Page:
Asa Hutchinson Budget Includes Teacher Raises, Tax Cut

by Andrew DeMillo, The Associated Press  on Wednesday, Nov. 14, 2018 10:46 am   2 min read

Gov. Asa Hutchinson presents his budget for the next biennium to legislators. (Arkansas Governor's Office/YouTube)

LITTLE ROCK — Arkansas' governor on Wednesday proposed a $5.7 billion budget for the coming year that sets aside money to raise minimum salaries for public school teachers and for his plan to continue cutting state income taxes.

Gov. Asa Hutchinson, a Republican who was re-elected last week, proposed increasing state spending in the fiscal year that begins July 1 by more than $129 million, or about 2 percent. The biggest spending increases go toward the state's Medicaid program and its public schools, and the proposal also calls for hiring more parole officers and state police troopers.

"There are always other ways to spend money, but this budget meets our state obligations, funds necessary services, increases teacher pay, meets the needs of public safety and continues to reform our tax code," Hutchinson told a legislative panel.

Hutchinson said the budget includes a $111 million plan to cut the state's top income tax rate, as well as simplify tax tables and brackets. Under Hutchinson's proposal, the state's top income tax rate will be cut from 6.9 percent to 6.5 percent in the coming fiscal year and to 6.3 percent the following year. The proposal will cost the state $47 million the first year and $111 million when fully implemented. The proposal also calls for raising the standard deduction for taxpayers.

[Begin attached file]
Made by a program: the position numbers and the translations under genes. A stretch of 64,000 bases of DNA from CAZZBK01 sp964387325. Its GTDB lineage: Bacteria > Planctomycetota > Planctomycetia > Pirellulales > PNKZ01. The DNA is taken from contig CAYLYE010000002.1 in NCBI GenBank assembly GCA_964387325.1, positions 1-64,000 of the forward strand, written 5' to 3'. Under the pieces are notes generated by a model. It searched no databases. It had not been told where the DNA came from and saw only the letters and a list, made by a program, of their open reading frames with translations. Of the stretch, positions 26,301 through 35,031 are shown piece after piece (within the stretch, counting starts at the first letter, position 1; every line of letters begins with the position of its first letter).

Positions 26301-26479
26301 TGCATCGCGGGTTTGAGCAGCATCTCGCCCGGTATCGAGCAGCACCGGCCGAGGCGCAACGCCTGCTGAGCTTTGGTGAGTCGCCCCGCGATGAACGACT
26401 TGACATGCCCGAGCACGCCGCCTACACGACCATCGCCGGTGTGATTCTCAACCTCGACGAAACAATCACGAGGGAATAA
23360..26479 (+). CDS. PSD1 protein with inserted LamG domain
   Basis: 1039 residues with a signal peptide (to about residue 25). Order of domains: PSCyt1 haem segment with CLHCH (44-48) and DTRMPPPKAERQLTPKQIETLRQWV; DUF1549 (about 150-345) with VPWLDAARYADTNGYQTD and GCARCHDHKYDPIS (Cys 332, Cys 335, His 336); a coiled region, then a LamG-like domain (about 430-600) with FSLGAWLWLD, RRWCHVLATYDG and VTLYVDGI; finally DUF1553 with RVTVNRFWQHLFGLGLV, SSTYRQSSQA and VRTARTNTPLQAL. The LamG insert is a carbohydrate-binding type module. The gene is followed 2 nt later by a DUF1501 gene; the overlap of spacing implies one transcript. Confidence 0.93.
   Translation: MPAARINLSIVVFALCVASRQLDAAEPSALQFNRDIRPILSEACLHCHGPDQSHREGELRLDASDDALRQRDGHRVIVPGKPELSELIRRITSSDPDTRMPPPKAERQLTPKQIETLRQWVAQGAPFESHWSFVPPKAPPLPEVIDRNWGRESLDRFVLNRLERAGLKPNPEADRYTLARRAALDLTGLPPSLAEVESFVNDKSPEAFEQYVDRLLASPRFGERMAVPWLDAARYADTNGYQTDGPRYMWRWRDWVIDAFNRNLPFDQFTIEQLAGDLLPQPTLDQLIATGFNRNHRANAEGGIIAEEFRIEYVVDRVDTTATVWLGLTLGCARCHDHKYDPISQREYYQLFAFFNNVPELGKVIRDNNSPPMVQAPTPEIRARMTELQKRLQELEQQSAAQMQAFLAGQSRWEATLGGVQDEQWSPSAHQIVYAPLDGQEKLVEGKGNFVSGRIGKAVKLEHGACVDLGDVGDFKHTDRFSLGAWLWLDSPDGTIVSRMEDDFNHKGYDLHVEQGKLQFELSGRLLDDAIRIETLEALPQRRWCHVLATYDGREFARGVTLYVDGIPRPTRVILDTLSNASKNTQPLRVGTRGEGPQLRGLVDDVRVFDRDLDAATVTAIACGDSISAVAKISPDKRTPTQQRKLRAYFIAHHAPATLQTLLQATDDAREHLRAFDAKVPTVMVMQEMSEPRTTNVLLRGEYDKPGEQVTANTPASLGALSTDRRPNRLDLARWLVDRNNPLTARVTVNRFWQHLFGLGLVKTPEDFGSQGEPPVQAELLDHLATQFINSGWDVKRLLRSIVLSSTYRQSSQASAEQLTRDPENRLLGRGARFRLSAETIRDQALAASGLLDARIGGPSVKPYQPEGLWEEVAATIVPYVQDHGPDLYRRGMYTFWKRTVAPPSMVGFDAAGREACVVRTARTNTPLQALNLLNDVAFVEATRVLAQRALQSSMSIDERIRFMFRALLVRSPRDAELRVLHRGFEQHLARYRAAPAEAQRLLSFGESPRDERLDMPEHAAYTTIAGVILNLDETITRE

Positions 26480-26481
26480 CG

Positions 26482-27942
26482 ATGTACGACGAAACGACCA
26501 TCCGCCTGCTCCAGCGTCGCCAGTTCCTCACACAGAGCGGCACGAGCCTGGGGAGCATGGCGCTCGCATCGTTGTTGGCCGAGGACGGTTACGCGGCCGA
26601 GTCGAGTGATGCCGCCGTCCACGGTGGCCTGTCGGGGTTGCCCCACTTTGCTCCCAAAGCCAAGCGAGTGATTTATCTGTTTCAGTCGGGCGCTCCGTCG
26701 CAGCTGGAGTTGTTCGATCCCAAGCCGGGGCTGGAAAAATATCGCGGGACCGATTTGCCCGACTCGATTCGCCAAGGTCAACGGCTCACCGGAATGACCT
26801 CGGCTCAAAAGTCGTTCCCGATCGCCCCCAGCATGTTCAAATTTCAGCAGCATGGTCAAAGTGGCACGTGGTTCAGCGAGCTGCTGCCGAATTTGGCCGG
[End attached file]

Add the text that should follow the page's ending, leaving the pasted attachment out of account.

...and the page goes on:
Hutchinson also proposed setting aside $60 million to raise the minimum teacher salary in the state from $31,800 to $36,000 over the next four years. Hutchinson said the money will be available to 174 school districts that are paying less than the new proposed minimum salary.

Hutchinson said the state's revenue will take a $38 million hit from a measure voters approved last week legalizing casinos in four counties. The measure allows full casinos at a Hot Springs horse tack and a West Memphis dog track that already offer electronic gambling. The tracks will pay a lower tax rate on the casino gambling proceeds than the electronic gambling under the amendment. Supporters of the amendment have argued the casinos will generate far more income with the additional gambling. Hutchinson said the reduction won't lead to a cut in any state services, but will mean less money the state could put in reserve funds or other savings.

Hutchinson did not outline any plans to call for additional highway funding. The governor on Tuesday said a highway funding plan is a priority for the legislative session that begins January, but stopped short of endorsing any specific proposals yet.

(All contents © copyright 2018 Associated Press. All rights reserved.)

 

 

Please read our comments policy before commenting.